The characteristics of this native work, consisting of bracelets, brooches and head ornaments are both individual and derivative. They are individual in so far as they are restricted to ornamental objects which involve little or no embossing in hammering gold or silver coins into narrow convex bands, highly polished and rather thin, and into varied rounded and disklike surfaces with soldered pin attachment. As the engraving of ornamental patterns on the surface was customary, it called for great skill in the engraver, and drew upon the resources of other pictorial arts. Thus with slight transformation the current stylization of totemic or heraldic figures on totem poles, in house-front paintings and in all sorts of domestic and ceremonial objects was absorbed. In this, such silver was wholly derivative, yet original.
The decoration of the silver work among the Haidas, the Tlingit and the Coast Tsimsyans conformed to standards that were consistently carried out. The engravers used a stock of conventional patterns and symbols into which they injected new life and incessant variations. No two pieces, even of a pair, ever being quite alike. The first requirement was that the whole outer polished surface must be filled to the edge with design. Thus features and limbs of the totemic animal were either enlarged in proportion with the rest, or boldly reduced or torn apart.
Technical devices, together with the tools used by these Indian silversmiths, were obviously borrowed from the white craftsmen who must also have helped in the first stages of the native craft. The early Russians at Sitka, who were versed in metal work, contributed much in this way. Indeed the earliest native imitators of the Russians were their close neighbors, the Tlingits, the most noted among them, Sitka Jack and his wife (Illustration VIII), about 1870 and 1880, and undoubtedly a number of others. Since 1880 the Haidas of Massett, on the Queen Charlotte Islands, have specialized in working in silver, where a few of them until recently have excelled; the most noted among them was Charles Edenshaw who, when he died a very old man in 1924, left a great deal of beautiful work after him (Illustration IX).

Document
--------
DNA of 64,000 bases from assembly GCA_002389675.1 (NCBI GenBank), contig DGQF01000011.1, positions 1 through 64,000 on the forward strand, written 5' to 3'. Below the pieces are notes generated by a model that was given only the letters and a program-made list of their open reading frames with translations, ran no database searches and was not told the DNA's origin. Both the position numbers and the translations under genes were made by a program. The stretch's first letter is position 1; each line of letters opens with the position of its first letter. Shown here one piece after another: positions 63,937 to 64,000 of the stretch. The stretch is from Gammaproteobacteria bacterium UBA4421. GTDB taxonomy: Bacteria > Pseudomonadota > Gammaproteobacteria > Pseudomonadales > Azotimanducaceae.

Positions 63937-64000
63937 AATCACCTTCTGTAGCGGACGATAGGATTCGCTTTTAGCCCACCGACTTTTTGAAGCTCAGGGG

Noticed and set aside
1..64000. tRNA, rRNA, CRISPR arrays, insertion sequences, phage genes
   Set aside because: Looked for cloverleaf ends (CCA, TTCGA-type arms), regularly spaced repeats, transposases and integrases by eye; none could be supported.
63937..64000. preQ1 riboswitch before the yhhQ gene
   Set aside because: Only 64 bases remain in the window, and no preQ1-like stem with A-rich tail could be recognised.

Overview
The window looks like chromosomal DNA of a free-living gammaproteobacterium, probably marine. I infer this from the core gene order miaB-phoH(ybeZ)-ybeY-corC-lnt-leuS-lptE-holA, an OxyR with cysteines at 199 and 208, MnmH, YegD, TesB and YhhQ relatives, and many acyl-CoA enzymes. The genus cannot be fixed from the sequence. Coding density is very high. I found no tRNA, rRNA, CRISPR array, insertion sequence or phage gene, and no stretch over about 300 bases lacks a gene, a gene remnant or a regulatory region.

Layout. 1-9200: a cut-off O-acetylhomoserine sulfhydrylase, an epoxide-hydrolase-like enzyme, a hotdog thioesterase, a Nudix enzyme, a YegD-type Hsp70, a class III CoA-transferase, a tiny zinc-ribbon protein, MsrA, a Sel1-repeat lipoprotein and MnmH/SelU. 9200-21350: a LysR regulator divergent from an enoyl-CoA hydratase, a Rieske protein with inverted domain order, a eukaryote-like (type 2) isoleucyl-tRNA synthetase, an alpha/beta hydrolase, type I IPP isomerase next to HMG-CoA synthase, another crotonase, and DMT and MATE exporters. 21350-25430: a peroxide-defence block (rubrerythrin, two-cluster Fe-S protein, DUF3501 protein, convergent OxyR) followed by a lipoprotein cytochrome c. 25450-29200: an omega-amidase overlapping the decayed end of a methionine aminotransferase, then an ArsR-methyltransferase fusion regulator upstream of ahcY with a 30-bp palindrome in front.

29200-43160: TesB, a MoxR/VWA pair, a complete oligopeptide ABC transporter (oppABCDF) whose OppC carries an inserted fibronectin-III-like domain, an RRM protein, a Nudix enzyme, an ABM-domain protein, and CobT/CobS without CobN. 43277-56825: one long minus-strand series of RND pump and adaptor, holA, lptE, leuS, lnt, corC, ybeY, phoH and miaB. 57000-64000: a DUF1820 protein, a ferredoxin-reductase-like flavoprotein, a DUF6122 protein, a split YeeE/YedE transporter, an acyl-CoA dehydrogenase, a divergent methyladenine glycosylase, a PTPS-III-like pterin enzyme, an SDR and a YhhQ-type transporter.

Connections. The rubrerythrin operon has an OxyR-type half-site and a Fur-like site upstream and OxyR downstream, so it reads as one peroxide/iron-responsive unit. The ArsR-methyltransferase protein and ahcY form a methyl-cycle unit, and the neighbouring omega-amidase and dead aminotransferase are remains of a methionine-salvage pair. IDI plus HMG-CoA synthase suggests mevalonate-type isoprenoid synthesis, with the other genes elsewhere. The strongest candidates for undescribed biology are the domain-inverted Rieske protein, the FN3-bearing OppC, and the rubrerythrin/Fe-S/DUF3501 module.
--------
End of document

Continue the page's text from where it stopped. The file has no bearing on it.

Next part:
Silver making for a time flourished among these coast natives because of the difficulty experienced in safeguarding gold and silver coins.
This article originally appeared in American Collector magazine, a publication which ran from 1933-1948 and served antique collectors and dealers.